Note: Here is an excerpt from a lecture I presented on 23.12.2012 in the Sunday School of my church (Goettingen Chinese Christian Congregation). I am most grateful to the senior pastor and his wife for having allowed me to co-teach this ongoing lecture series on Introduction to the Hebrew Bible/Old Testament. By their own examples, both of them have shown me what great teachers could be like! And I heartily thank my brothers and sisters in the fellowship for their genuine interest and laughter in listening to this lecture. The original version is in Chinese Mandarin and the following excerpt is only a small part of the original lecture and has been greatly expanded and modified considerably. I try to be more detailed yet not technical to fit it into a blog context. 馃檪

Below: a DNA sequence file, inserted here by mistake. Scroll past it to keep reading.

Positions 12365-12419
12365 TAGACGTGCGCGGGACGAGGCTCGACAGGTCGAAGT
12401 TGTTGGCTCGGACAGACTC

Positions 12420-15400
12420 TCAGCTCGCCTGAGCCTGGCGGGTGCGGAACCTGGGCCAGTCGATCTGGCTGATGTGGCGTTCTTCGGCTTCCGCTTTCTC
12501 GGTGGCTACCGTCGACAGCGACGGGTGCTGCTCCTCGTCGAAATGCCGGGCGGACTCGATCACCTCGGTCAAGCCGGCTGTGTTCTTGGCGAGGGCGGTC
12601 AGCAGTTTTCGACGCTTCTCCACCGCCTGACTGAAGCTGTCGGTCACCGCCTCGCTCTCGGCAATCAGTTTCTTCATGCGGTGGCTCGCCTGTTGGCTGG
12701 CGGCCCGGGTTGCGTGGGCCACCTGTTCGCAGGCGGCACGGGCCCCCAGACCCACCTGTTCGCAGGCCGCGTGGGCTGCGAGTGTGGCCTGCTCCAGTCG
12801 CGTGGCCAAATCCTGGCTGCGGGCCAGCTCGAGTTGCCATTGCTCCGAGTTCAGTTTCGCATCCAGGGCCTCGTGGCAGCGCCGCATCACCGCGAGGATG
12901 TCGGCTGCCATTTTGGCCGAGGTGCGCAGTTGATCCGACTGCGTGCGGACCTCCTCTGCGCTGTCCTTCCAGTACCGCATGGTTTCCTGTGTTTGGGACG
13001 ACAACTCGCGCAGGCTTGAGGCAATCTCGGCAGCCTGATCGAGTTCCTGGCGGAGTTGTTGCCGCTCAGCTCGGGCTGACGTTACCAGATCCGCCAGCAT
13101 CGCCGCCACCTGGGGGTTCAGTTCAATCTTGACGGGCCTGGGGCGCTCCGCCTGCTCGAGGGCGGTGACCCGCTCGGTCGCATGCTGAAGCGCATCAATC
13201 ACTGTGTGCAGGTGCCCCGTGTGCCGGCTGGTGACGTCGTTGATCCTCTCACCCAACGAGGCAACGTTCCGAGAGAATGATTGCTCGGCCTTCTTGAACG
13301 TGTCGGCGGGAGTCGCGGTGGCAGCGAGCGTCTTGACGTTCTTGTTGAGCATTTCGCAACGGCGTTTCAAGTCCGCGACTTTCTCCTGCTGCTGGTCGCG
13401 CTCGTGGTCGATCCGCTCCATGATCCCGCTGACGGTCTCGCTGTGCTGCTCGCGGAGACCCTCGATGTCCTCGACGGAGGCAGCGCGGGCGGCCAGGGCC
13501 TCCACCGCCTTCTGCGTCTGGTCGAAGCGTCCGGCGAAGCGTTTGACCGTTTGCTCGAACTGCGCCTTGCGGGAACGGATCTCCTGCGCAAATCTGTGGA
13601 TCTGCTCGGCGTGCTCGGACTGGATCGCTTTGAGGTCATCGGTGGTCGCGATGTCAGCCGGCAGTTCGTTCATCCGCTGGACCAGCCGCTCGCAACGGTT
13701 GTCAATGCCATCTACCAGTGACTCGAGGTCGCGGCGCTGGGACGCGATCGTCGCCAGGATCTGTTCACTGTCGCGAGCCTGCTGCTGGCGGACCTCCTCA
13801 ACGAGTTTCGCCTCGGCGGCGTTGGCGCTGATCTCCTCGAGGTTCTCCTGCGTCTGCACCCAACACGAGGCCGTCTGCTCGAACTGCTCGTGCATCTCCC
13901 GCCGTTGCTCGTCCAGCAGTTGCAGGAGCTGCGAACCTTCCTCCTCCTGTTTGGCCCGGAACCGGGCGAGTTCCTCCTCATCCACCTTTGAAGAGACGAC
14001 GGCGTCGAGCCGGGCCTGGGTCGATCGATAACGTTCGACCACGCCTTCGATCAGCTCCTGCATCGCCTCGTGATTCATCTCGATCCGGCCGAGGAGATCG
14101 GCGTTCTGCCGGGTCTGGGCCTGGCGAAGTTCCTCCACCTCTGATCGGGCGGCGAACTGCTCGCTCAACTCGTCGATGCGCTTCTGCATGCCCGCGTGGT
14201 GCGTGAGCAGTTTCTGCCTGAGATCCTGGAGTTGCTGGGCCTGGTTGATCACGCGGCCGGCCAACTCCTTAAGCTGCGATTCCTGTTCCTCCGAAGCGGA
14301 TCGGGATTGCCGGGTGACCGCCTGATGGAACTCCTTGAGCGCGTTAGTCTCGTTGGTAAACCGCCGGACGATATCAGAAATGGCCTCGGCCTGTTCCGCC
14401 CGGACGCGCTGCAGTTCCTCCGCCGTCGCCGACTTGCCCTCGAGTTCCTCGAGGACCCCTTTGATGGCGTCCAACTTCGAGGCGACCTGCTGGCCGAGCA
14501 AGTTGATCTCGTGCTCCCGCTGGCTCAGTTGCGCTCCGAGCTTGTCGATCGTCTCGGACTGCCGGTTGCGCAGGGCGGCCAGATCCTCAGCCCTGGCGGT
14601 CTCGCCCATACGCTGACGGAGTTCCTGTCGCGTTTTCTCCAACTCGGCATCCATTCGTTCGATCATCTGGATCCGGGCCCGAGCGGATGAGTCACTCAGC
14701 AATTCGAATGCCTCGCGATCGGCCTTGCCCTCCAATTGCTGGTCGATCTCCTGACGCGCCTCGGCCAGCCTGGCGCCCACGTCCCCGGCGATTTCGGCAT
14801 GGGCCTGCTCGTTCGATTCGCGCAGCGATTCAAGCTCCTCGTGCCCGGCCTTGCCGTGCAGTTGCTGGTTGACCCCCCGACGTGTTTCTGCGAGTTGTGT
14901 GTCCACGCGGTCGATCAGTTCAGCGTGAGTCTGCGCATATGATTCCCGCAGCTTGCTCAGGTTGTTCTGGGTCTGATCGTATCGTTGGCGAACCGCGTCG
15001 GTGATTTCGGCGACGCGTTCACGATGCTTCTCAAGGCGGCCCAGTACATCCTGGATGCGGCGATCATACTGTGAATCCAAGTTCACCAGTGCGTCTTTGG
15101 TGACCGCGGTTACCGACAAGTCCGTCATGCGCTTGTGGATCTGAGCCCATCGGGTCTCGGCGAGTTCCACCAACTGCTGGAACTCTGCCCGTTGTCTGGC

During these few years in Germany, my parents and some of my close friends frequently ask if I have found somebody to fall in love with (I guess it鈥檚 a question fair enough for my age). And of course, in the most romantic continent in the world 鈥 Europe, I have fallen in love! And I have fallen in love with — the prophet Ezekiel!! 馃榾 Our dating place is either in the office or in the library. At first, I was struggling with my choices between Isaiah or Jeremiah. But right now, I know my Mr. Right should be Ezekiel! 馃槈